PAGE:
Artur, a grandson of Russian Central Election Commission member Boris Ebzeyev, purchased an apartment in downtown Moscow. The property with an area of 274 m2 had a $7 mln price tag.
Artur Ebzeyev became the owner of it in 2009, when he was at the age of 4, the Anti-Corruption Foundation (ACF) led by opposition leader Alexei Navalny states.
According to the ACF, the small boy ‘bought’ the apartment in his name, it did not come as a gift from his grandfather. However, at that moment, his grandfather and father (the latter worked at the Pension Fund) could not boast of high incomes – at least, officially.
When Artur Ebzeyev turned seven, he sold the apartment to an offshore company located in the British Virgin Islands. The money went to the purchase of a mansion in Rublyovka, a prestigious residential area in the western suburbs of Moscow.
In 1991-2008, Boris Ebzeyev was a judge of the Constitutional Court. Then he was Head of the Karachay-Cherkess Republic. In 2013-2016, the official was Chairman of the Higher Attestation Commission. In 2016, he became a member of the Central Election Commission; a year later, Ebzeyev presented a draft refusal to register Alexei Navalny as a presidential candidate.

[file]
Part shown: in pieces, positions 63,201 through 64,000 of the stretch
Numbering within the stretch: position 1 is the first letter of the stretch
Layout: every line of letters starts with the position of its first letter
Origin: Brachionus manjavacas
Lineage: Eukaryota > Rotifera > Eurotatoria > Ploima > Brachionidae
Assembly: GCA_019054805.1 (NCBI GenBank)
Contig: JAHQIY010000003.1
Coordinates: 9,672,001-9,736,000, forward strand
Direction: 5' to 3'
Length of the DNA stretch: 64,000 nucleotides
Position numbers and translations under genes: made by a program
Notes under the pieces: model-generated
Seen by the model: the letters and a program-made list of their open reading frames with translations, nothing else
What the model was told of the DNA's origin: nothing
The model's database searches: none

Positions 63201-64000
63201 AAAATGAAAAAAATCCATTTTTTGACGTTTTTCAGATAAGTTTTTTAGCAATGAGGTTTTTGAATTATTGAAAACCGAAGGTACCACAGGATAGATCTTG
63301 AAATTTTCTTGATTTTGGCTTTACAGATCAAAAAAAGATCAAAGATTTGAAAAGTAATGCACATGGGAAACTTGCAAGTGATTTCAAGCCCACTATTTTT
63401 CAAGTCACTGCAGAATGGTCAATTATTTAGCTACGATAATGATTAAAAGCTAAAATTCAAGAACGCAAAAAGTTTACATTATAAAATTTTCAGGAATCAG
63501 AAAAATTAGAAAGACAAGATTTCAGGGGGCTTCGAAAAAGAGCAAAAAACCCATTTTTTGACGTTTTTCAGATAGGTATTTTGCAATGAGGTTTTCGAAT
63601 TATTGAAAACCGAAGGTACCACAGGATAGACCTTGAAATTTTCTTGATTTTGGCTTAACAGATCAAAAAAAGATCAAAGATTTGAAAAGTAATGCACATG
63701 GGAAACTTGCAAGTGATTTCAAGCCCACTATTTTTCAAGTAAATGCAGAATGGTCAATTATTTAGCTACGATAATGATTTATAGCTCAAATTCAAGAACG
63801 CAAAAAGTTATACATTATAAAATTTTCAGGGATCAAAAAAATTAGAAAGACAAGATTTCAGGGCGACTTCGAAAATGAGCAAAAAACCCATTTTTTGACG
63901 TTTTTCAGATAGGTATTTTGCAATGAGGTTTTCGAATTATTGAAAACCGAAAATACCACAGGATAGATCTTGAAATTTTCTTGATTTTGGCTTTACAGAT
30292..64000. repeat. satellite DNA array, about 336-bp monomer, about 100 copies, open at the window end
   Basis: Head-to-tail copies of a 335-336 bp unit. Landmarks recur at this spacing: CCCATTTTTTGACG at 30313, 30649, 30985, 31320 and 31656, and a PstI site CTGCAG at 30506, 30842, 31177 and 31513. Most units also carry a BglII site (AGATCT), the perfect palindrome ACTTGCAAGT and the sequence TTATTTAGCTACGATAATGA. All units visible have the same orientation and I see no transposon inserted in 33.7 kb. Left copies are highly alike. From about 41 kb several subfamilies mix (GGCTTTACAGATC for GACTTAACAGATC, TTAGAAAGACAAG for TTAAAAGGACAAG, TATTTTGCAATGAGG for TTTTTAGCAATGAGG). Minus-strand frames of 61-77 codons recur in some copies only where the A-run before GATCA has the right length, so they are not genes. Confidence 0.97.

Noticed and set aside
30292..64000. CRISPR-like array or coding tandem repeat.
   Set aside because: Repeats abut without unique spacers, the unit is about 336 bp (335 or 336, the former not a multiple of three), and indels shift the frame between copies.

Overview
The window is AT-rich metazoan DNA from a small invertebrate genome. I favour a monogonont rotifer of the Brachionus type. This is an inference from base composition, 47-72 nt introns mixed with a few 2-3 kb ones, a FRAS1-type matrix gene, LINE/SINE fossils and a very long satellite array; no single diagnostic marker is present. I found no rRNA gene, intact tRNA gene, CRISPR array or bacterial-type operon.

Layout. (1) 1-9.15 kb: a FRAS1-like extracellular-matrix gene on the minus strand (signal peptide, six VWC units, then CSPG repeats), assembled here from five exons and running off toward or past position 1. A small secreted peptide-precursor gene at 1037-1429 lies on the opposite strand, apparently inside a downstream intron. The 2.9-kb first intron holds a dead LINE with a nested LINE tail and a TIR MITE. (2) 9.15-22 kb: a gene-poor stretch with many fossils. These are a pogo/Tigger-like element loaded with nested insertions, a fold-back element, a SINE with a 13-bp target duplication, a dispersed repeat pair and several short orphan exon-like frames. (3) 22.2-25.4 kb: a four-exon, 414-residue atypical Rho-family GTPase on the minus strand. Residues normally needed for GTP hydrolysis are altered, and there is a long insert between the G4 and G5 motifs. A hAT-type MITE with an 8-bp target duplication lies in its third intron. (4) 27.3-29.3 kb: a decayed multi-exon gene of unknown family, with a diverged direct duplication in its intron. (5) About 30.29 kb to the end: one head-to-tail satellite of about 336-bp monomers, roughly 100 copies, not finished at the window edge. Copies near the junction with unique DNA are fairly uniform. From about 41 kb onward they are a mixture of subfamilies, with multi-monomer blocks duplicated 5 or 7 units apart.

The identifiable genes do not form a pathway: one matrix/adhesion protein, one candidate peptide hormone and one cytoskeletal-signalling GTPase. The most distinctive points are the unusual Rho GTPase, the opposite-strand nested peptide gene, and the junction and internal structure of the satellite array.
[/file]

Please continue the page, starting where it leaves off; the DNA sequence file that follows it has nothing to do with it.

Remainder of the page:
The ACF is at the forefront of the current protests against barring independent candidates from running for seats in the Moscow City Duma. On July 24, the riot police arrested Alexei Navalny over his call on Muscovites to take part in the unauthorised rally on July, 27. The politician has to spend 30 days in jail.
On July 28, Navalny was taken to hospital due to a ‘severe allergic reaction’. Physician Anastasia Vasilyeva, who earlier treated Navalny, does not rule out that ‘toxic damage’ to the skin and mucous membranes was caused by an unknown chemical substance and is the result of the action of a third person.
In early August, Russia’s Investigative Committee opened a criminal case over laundering a billion Russian rubles (about $ 15.4 mln). According to the investigators, in 2016-2018, a number of persons ‘relating to the activities of the NGO Anti-Corruption Foundation, including its employees’, received money from third parties. The Russian authorities have blocked the accounts of the ACF, as well as over 100 accounts belonging to individuals and entities.
The authorities’ actions are nothing but politically motivated retaliatory measures, the foundation stressed.